First, I am haunted by the gross negligence in the disposal of human remains. Despite the presence of several civil bodies, regulators and medical establishments, being humane has taken a backseat.
Secondly, the realization that the protagonist is Farzana, a teenage girl who ends up giving a proper burial to the foetuses hits hard. She does not realize the hazardous nature of her work, but is left disturbed by the sight and smells. Though she swears not to return, she is forced to in an attempt to save the roof over her family’s head. There is no childhood for children raised in places like Deonar!
Like Farzana, a whole community thrives by hoarding discarded treasures of the city.
Their survival is ridden with tuberculosis deaths, unemployment, lack of civil amenities, hunger, poverty and at times children disappearing without trace. When the garbage mountains were up in flames in 2016, the Air Quality index touched 341 (acceptable limit is 200) putting the entire city in a state of panic. Yet they were still picking garbage in the epicentre like a regular day!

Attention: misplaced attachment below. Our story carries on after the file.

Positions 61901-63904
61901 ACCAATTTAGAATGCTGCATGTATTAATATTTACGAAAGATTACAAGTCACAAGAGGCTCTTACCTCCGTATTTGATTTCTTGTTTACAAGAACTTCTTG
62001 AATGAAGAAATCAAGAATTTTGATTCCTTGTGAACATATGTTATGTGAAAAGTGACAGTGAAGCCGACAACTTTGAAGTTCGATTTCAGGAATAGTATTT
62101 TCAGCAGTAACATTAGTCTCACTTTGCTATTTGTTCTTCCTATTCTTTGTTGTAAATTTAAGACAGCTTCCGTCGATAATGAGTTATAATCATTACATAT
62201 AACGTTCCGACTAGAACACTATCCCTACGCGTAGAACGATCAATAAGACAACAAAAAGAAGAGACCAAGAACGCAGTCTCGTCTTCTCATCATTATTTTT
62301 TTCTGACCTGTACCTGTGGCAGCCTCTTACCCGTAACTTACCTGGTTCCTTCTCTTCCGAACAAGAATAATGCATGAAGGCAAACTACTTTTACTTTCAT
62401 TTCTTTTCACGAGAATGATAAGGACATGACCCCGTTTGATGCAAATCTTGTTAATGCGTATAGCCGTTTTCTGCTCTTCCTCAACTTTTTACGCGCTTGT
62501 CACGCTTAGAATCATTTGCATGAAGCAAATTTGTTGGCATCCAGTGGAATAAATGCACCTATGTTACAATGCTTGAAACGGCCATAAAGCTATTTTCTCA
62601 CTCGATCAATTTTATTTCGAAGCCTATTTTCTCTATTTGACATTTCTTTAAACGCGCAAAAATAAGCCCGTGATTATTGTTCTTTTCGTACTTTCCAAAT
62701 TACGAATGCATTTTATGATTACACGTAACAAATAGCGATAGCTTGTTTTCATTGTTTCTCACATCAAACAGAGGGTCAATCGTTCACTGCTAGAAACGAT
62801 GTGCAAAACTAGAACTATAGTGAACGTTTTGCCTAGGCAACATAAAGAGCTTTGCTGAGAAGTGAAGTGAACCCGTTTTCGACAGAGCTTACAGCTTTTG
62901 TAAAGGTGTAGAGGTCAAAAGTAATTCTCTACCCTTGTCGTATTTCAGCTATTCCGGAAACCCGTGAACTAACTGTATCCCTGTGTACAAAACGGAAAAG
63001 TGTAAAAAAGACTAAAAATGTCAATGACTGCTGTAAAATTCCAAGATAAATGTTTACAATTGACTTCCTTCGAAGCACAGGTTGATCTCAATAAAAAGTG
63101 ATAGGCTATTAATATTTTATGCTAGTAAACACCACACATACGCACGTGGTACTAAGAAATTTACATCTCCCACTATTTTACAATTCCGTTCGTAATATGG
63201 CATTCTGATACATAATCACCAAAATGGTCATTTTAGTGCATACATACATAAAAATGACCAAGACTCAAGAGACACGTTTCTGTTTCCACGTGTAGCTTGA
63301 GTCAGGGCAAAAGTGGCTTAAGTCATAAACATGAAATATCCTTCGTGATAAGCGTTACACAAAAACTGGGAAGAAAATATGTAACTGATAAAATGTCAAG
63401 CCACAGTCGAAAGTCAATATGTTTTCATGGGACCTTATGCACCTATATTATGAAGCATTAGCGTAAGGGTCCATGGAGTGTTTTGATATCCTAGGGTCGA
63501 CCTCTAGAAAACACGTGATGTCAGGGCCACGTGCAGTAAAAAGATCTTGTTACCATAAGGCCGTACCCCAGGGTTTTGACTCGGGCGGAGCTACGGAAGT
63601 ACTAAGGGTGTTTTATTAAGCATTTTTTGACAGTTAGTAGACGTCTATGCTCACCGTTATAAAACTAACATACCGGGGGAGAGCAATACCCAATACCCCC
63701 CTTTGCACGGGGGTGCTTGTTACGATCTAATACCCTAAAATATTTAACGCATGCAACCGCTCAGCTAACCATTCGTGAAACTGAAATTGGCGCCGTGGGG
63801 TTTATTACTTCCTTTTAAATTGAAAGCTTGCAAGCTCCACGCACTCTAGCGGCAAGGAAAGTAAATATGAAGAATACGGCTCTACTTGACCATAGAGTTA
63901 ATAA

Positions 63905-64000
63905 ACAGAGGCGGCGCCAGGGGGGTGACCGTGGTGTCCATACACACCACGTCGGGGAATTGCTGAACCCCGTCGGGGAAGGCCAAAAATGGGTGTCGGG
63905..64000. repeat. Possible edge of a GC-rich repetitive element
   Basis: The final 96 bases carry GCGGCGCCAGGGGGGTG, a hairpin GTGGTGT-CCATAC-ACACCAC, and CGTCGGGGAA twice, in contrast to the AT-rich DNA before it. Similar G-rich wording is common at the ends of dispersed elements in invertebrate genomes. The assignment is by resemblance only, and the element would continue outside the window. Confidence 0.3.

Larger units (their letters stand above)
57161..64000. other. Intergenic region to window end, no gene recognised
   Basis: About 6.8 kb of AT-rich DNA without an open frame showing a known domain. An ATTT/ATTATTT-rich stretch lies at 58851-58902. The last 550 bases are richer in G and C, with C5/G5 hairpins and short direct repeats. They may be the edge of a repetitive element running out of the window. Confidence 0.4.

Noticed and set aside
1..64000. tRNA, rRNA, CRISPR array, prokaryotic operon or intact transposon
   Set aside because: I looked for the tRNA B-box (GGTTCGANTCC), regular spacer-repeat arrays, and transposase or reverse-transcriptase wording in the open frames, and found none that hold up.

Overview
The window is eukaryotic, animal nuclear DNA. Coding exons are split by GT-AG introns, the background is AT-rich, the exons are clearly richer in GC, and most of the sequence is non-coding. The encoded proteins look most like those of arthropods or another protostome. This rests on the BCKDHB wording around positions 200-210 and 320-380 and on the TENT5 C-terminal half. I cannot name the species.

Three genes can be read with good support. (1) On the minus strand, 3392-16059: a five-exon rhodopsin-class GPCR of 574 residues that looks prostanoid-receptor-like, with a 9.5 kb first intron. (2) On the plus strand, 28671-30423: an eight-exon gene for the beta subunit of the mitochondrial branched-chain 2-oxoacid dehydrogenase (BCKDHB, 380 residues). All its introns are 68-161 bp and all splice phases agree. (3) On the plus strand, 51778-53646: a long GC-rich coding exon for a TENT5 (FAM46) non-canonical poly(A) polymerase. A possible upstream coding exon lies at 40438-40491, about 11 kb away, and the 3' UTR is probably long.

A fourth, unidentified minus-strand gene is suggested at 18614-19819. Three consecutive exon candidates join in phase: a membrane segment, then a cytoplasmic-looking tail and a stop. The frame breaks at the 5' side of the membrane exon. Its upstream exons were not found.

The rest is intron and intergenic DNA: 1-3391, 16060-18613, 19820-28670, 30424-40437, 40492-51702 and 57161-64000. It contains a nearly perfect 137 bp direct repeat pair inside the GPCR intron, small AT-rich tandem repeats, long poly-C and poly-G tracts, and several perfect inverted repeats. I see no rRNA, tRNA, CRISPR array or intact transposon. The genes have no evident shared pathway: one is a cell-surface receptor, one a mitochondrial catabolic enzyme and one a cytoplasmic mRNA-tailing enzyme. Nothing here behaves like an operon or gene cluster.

Their existence is hardly acknowledged by civil authorities who are busy sparring internally to resolve the mountain menace. In reality, this is an invisible community which is totally justified getting into panic mode when the Government announces the Citizenship Amendment act.
The fragile state of existence of this community is a testament to the collective failure of the society and government in the arena of waste disposal.
A few chapters in, I felt intense guilt over my possibly miniscule contribution to the towering garbage mountains despite living in Mumbai for just 7 years. A strong urge to break free of this incessant cycle of accumulating possessions, shopping without a second thought and discarding them mindlessly.
When something we own breaks, an attitude of indifference seeps in. It reflects in how we treat it or dispose of it. But how often do we sit down to see if it can be fixed, reused, recycled, or ask ourselves if it even need to be replaced?